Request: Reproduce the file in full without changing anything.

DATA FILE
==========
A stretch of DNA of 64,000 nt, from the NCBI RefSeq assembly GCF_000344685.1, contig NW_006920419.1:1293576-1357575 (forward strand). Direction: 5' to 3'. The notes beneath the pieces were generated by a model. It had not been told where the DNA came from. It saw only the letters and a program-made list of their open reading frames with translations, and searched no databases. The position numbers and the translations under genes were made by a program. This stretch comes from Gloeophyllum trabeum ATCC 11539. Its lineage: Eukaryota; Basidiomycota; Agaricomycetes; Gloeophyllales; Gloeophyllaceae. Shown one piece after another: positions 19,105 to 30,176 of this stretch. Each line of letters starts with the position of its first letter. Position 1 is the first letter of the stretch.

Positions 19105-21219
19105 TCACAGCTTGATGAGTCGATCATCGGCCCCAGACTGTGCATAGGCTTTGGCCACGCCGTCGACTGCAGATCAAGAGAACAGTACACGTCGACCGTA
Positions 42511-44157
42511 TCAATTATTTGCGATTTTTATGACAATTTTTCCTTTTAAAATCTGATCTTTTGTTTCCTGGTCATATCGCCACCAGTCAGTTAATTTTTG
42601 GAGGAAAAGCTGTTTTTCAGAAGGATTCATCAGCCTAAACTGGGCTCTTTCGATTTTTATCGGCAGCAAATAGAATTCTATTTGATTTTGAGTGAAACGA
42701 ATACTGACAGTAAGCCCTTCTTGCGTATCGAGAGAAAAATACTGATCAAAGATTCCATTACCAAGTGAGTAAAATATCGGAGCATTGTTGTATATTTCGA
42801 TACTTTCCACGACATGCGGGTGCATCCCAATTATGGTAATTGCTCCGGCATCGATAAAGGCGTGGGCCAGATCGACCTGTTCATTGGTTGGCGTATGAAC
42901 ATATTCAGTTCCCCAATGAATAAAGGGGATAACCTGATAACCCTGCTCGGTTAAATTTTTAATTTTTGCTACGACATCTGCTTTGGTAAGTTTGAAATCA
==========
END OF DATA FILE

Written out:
A stretch of DNA of 64,000 nt, from the NCBI RefSeq assembly GCF_000344685.1, contig NW_006920419.1:1293576-1357575 (forward strand). Direction: 5' to 3'. The notes beneath the pieces were generated by a model. It had not been told where the DNA came from. It saw only the letters and a program-made list of their open reading frames with translations, and searched no databases. The position numbers and the translations under genes were made by a program. This stretch comes from Gloeophyllum trabeum ATCC 11539. Its lineage: Eukaryota; Basidiomycota; Agaricomycetes; Gloeophyllales; Gloeophyllaceae. Shown one piece after another: positions 19,105 to 30,176 of this stretch. Each line of letters starts with the position of its first letter. Position 1 is the first letter of the stretch.

Positions 19105-21219
19105 TCACAGCTTGATGAGTCGATCATCGGCCCCAGACTGTGCATAGGCTTTGGCCACGCCGTCGACTGCAGATCAAGAGAACAGTACACGTCGACCGTA
Positions 42511-44157
42511 TCAATTATTTGCGATTTTTATGACAATTTTTCCTTTTAAAATCTGATCTTTTGTTTCCTGGTCATATCGCCACCAGTCAGTTAATTTTTG
42601 GAGGAAAAGCTGTTTTTCAGAAGGATTCATCAGCCTAAACTGGGCTCTTTCGATTTTTATCGGCAGCAAATAGAATTCTATTTGATTTTGAGTGAAACGA
42701 ATACTGACAGTAAGCCCTTCTTGCGTATCGAGAGAAAAATACTGATCAAAGATTCCATTACCAAGTGAGTAAAATATCGGAGCATTGTTGTATATTTCGA
42801 TACTTTCCACGACATGCGGGTGCATCCCAATTATGGTAATTGCTCCGGCATCGATAAAGGCGTGGGCCAGATCGACCTGTTCATTGGTTGGCGTATGAAC
42901 ATATTCAGTTCCCCAATGAATAAAGGGGATAACCTGATAACCCTGCTCGGTTAAATTTTTAATTTTTGCTACGACATCTGCTTTGGTAAGTTTGAAATCA